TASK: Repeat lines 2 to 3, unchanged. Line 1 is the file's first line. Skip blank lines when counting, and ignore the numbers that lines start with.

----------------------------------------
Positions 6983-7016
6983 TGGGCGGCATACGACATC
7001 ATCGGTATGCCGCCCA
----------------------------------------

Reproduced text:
6983 TGGGCGGCATACGACATC
7001 ATCGGTATGCCGCCCA